As a Prius owner for 7 years, I know this story well. In parking lots, pedestrians ignore me. They make absolutely no effort to move out of the way. When running on electric power, my car is nearly silent; so much so that there is a serious debate over whether or not Toyota should be required to feed engine sounds to a front-mounted speaker. I am hoping they will; imagine the fun in hacking the code to make your little hybrid sound like a Ferrari.
The Prius problem is still pending, but the seed for non-native engine noises was firmly planted. Lately, the matter has nothing to do with safety.
One of those tough choices that cars force us into is the one between performance and gas mileage. Government-mandated fuel economy standards were implemented in an effort to clean up our air (although they actually caused us to drive more – another story) and now automakers are endlessly struggling to find ways to brag about MPG and performance in the same commercial. Everyone wants a Ram-tough gas-sipper. All the clever engineering resulted in muscle cars that were starting to sound like my Prius, and that’s not OK.
But if you mash the accelerator on the 2015 Ford Mustang, you can expect to hear a deep, masculine roar. How can that be from a car that brags of 28 MPG on the highway? Curious drivers need look no further than the Mustang’s sound system.
As engines became smoother and more efficient, they also got quieter. BMW, Volkswagen, Ford, Toyota – these automakers and many others share a dirty little secret. They have been piping faux engine rumble through the car’s speaker system for years.
The whole sound thing was a major technical hurdle for Harley-Davidson, whose signature brand was the distinctive rumble of its iconic motorcycles. Project LiveWire, the company’s first all-electric hog, overcame multiple engineering challenges, not the least of which was its auditory statement. In the tough choice between “Fix it or feature it”, Harley engineers punted to the marketing group. Their answer, to quote chief marketing officer Mark-Hans Richer – “Think fighter jet on an aircraft carrier.”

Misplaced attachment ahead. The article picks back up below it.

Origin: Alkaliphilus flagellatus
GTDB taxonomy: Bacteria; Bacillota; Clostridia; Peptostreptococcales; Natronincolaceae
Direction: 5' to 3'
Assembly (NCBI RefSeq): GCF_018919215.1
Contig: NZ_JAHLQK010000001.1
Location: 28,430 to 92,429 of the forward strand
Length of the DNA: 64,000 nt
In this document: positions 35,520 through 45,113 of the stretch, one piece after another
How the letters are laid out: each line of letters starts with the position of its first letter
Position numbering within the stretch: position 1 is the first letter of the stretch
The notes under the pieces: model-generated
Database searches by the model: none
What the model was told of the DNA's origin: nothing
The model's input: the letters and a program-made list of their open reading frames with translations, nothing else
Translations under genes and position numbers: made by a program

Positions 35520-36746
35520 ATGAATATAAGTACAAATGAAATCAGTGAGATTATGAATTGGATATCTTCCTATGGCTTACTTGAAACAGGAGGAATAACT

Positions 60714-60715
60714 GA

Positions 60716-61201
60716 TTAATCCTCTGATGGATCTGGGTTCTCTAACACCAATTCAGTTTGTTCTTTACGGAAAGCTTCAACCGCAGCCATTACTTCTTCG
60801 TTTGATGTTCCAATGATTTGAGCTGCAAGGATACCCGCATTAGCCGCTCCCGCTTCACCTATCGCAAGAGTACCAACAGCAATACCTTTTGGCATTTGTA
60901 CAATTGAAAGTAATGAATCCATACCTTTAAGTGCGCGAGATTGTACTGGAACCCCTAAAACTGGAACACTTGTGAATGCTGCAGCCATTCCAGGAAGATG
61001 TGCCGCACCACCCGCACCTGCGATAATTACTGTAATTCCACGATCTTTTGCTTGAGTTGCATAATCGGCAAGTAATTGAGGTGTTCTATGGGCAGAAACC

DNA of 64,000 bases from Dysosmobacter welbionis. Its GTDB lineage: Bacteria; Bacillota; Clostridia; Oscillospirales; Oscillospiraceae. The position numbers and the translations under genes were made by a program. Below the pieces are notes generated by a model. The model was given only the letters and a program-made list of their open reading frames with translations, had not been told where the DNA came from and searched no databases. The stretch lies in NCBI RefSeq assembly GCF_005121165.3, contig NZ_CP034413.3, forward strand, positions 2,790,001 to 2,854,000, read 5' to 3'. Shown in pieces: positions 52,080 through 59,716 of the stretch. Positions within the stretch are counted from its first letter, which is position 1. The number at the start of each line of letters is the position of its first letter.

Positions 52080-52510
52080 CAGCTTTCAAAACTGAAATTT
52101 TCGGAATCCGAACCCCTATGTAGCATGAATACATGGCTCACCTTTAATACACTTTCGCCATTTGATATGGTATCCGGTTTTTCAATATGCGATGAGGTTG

With cars, it’s a different story. One would think that sophisticated audio technology would enable a wide range of possibilities, perhaps allowing the driver to select a sound that would suit the mood for each trip. Go to the touchscreen, decide whom you want to impress, and let the on-board computer do the rest.
But motor heads are feeling deceived; computerized noise is for toy cars and not for the real thing. The fraternity of car lovers has a well-established price for membership; if you want the earth-shaking rumble of a big V-8, you need to spend more money, suffer the lousy gas mileage, and do your part to wreck the Earth. Anything less is just lip-synching.
Perhaps the Ford engineers are too young to remember Milli-Vanilli.